The demand for faster delivery in the United Kingdom is colliding with a need to reduce supply chain emissions and ease growing road traffic congestion, according to a new report by the UK National Infrastructure Commission (NIC).
The year-long study, commissioned by the UK government, noted that incorporating the transport of freight into infrastructure planning would be crucial if the UK was to meet a target of decarbonizing its supply chain by 2050.
The highly competitive marketplace and tight profit margins already provide incentives for the freight industry to drive out excess cost from operations, and the NIC report found that the government incentives to reduce environmental impacts were limited. The commission concluded that if left to industry alone, these would not be prioritized or fully addressed.
“The commission’s central finding is that without action, freight’s contribution towards congestion and carbon emissions will remain problematic,” the NIC report stated. “Acceleration of technological advancements and clear, firm, long-term targets will be key to tackling this. A more coordinated approach within and between different tiers of government, based on better data, will be crucial to getting this right.”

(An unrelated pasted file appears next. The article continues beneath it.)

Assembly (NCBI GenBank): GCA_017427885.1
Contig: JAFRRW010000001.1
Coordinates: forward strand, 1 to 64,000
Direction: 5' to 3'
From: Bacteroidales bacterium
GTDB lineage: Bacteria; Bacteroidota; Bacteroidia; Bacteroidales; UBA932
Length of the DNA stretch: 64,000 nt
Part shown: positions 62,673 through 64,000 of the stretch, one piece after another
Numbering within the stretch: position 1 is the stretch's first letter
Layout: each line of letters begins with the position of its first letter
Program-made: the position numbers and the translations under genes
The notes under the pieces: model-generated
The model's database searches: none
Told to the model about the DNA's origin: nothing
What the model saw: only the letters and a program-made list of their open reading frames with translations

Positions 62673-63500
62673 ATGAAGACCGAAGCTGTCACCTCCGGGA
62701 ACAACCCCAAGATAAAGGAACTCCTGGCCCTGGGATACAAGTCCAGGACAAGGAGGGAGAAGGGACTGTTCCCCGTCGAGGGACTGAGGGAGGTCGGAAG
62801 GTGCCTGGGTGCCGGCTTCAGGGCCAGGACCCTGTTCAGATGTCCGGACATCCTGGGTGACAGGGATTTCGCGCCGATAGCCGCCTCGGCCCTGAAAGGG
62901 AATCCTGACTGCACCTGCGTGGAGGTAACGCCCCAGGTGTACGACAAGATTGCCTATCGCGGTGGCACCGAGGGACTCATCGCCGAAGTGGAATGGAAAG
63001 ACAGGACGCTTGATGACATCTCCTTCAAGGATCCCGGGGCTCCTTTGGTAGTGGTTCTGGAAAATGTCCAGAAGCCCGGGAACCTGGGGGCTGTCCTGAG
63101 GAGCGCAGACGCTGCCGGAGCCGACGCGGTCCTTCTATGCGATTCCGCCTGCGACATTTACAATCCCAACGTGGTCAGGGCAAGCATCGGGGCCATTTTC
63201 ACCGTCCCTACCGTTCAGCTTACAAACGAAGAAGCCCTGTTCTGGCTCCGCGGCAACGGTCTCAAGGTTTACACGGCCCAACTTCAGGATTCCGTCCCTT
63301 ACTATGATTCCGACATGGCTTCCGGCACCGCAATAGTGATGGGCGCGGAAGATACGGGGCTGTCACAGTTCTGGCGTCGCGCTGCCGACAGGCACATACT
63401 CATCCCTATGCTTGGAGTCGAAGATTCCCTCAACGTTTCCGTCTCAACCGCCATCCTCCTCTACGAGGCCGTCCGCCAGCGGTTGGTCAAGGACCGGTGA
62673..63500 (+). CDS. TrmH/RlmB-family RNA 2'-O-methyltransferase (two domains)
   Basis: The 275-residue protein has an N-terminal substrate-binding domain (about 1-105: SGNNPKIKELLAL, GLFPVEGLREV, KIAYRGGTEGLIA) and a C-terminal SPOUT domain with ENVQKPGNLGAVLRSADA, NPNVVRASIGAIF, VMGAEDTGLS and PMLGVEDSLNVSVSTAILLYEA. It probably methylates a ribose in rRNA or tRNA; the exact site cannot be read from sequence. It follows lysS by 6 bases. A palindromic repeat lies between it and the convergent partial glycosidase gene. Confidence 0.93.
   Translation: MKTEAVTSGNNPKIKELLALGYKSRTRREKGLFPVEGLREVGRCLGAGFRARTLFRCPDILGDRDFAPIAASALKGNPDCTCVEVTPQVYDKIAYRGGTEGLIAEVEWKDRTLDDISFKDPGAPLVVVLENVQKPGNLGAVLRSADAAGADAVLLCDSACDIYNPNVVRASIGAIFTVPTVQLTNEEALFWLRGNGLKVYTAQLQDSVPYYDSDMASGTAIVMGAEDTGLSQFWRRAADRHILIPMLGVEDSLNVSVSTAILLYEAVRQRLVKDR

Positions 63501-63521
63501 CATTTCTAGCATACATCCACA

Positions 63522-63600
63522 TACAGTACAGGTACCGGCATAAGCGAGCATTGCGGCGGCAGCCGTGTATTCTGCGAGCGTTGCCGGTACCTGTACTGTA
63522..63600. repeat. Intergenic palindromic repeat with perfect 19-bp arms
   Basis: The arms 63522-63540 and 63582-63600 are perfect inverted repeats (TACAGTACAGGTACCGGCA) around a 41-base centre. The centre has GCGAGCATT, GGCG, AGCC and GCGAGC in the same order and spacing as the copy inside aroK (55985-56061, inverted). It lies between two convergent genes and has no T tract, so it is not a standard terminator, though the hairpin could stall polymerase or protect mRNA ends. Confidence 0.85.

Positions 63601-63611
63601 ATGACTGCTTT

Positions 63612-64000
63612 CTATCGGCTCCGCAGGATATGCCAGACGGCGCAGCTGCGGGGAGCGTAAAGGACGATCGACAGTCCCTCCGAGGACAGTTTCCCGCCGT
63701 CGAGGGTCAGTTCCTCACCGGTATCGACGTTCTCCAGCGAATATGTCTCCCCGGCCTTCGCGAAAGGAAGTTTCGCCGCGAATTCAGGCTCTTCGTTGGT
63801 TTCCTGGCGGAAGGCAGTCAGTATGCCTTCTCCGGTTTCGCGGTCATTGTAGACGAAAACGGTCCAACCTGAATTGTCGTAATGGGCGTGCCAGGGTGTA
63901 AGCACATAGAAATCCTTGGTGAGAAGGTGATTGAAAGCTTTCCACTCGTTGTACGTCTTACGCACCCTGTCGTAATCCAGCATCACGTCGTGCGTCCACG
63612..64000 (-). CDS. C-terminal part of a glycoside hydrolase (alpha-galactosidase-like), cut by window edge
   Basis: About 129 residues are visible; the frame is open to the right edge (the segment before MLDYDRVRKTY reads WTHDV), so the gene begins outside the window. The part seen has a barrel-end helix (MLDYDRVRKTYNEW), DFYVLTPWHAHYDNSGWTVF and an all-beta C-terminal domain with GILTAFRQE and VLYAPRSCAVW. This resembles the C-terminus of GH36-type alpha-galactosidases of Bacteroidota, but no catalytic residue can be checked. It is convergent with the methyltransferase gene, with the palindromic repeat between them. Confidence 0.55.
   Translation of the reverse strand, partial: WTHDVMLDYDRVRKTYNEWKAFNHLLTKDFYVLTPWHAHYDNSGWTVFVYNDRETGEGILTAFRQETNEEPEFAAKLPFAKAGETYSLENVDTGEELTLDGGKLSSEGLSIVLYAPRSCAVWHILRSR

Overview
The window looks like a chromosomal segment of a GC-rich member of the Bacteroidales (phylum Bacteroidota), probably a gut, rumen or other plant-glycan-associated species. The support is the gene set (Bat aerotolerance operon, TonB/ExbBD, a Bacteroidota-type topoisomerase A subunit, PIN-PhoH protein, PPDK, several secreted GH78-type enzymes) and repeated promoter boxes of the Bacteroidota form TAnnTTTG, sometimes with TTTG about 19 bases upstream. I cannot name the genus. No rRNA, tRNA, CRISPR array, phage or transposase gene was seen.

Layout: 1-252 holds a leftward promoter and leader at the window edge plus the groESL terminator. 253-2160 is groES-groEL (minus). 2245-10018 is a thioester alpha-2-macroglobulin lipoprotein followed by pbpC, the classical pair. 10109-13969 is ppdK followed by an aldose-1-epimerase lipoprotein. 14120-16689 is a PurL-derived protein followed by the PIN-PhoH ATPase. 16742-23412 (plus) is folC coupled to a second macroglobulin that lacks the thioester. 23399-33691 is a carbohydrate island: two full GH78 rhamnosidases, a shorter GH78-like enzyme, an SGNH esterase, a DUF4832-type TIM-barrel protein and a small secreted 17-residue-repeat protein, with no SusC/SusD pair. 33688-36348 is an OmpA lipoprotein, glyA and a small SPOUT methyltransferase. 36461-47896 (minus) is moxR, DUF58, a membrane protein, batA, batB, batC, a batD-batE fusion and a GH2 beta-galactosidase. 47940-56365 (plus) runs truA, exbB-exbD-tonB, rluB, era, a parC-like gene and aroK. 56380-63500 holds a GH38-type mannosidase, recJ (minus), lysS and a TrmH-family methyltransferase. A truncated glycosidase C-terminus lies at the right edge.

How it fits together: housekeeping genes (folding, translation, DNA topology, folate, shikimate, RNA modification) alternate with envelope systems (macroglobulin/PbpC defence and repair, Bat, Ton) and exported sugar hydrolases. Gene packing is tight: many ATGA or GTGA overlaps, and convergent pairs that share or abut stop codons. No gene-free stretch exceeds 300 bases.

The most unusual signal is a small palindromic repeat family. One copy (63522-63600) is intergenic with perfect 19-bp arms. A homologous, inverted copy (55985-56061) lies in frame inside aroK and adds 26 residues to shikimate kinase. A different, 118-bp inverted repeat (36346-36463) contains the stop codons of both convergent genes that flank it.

A framework for delivery
More than 1.5 billion tons of goods were transported within the UK in 2016, with more than three-quarters traveling by road. However, road freight generates a disproportionate percentage of both carbon emissions and traffic.
Heavy trucks constituted 5 percent of the total vehicle mileage in Great Britain in 2014, but they contributed 16 percent of the UK’s greenhouse gas emissions (GHG) from transport. Smaller vans have been the fastest growing source of road transport demand in the UK, representing 15 percent of total vehicle miles while accounting for 16 percent of transport GHG emissions. The report also found that during morning rush hour, cargo traffic comprised more than a third of all vehicles entering London’s congestion charge zone.
Interestingly, the NIC also confirmed the high cost of last-mile delivery that it said was the most labor intensive and least efficient part of the supply chain. The report found that urban distribution only accounted for about 6 percent of total freight kilometers in 2016, but it represented 30 percent of overall logistics costs and contributed the highest levels of carbon dioxide (CO2) per freight ton moved.
The NIC said in its report that the freight system is at a crossroads with major technological change rapidly changing the costs and the byproducts of freight, driven by significant advances towards clean fuels, data availability, automation, and artificial intelligence.
As such, the report recommended that the UK government publish a comprehensive strategy for reaching zero emissions by 2050, specifically detailing investments and/or subsidies that government would provide.